February 10, 2016

Six Republicans seeking U.S. Senate nomination meet in Council Bluffs

Six candidates who’re competing for the Iowa Republican Party’s nomination for the U.S. Senate met tonight in a 90-minute debate in Council Bluffs. It marked the first time retired business executive Mark Jacobs joined the field in that kind of a forum and Jacobs stood out from his competitors when Jacobs said he would have voted for the recent federal budget deal, although he would have sought some changes in it.

“My entire career in the business world has been working with people who had different points of view and figuring out how you bring people together and get things done,” Jacobs said. “…We have to have the right principles, but we also have to have leaders who are able to take those principles and build coalitions and turn those into concrete results.”

Joni Ernst, a state senator and Iowa National Guard soldier, said she would have opposed the budget deal, partly because it reduced military pensions.

“I do believe in working together towards a balanced budget, but as a veteran I will not do it by balancing our budget on the backs of veterans,” Ernst said.

Sam Clovis, a retired soldier who’s taken a sabbatical from his job as a Morningside College professor, said he would not have voted for the two-year budget deal either.

“This is the very problem that we face in Washington, D.C. as we continue to kick the can down the road because we lack leadership,” Clovis said. “We lack leadership on both sides of the aisle, frankly.”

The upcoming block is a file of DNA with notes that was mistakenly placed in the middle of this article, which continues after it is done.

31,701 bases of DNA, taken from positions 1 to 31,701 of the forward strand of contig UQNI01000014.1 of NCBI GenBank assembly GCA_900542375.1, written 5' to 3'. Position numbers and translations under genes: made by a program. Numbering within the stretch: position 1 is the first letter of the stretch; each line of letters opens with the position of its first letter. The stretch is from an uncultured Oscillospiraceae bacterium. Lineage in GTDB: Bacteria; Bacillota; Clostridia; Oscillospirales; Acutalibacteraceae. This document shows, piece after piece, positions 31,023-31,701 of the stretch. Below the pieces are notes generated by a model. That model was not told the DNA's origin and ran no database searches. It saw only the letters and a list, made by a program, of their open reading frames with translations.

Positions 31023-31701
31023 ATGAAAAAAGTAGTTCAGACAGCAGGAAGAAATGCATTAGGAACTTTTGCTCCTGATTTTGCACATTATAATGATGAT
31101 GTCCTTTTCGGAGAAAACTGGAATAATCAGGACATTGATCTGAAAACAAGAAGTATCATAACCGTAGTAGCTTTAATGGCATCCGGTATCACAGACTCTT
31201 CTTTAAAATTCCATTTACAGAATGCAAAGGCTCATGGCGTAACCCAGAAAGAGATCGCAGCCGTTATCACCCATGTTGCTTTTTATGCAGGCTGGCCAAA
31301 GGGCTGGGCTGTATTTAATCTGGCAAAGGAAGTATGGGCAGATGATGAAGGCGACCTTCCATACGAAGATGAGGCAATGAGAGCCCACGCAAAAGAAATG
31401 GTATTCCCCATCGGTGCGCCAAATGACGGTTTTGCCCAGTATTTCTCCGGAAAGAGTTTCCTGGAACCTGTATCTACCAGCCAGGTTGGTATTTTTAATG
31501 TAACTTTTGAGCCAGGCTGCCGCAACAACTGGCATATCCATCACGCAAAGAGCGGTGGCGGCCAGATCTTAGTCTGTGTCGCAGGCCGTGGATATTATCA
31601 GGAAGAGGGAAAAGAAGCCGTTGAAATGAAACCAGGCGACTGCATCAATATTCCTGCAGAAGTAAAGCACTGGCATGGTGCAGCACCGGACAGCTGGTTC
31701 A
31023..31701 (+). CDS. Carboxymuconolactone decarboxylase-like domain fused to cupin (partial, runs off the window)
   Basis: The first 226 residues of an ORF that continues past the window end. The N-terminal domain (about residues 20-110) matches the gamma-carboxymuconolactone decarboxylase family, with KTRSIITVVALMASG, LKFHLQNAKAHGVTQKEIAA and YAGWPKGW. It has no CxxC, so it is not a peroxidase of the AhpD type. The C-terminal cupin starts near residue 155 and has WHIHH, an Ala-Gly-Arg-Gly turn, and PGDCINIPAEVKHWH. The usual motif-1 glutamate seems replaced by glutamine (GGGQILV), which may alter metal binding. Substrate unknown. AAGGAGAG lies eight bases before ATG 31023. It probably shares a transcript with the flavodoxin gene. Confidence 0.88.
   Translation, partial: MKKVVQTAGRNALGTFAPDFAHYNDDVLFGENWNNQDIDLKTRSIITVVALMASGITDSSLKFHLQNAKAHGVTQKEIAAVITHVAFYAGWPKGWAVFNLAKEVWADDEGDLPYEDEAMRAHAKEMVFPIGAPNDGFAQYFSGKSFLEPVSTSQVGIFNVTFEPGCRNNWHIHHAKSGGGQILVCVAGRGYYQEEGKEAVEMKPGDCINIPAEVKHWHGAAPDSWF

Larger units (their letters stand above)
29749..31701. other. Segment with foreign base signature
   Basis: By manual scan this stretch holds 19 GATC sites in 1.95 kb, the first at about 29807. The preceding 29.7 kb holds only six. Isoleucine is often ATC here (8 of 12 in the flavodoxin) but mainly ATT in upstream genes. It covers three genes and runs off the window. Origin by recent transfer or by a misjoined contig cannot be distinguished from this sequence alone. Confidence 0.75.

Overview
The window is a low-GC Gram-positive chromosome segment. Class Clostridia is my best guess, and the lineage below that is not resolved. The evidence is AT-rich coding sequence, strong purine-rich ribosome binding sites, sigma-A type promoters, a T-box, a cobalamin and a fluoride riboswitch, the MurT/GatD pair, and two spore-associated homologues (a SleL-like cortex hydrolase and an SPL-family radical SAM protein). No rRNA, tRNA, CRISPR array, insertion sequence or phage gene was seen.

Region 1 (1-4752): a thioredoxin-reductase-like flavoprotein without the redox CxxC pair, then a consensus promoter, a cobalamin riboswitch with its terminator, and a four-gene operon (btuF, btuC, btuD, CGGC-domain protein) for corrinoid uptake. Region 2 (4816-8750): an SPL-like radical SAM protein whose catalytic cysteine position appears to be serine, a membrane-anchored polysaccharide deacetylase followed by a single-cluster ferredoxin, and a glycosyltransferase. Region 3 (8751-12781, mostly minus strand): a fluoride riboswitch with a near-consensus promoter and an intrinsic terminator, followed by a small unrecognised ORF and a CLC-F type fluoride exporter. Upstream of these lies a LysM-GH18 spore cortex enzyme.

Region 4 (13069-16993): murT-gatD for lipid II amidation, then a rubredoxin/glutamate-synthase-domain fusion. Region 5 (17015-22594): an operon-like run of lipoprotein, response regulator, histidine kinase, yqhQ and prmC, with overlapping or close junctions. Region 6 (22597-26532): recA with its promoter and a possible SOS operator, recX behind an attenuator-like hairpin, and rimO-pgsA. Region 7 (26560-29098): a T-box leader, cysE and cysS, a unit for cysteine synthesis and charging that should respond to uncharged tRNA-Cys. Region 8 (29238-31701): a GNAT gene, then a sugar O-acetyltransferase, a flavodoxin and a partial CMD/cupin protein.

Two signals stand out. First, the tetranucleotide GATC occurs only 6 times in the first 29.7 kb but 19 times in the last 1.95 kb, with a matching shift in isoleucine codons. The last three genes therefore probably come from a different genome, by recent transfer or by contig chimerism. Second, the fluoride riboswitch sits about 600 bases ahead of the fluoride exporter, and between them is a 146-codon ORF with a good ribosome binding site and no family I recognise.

Matt Whitaker, a lawyer who is a former federal prosecutor, would have been a “no” vote, too.

“I would support a budget that makes the tough choices,” Whitaker said. “…I would support a budget that brings fundamental tax reform. You know the tax code has five times the words of the Bible and none of the ‘Good News.'”

Scott Schaben, a former soldier and car salesman, argued the G-O-P must do more to reach out to new blocks of voters, especially “millennials.”

“We have to choose our rhetoric wisely,” Schaben said. “Our competition loves to paint as the party of old, rich, white people out of touch with women and minorities.”

Paul Lunde, a lawyer from Ames, also participated in the debate, arguing the U.S. constitution should be “modernized” with amendments that make Social Security and Medicare permanent.

The event was organized by Pottawattamie County Republicans and broadcast live on WHO and KMA radio stations.

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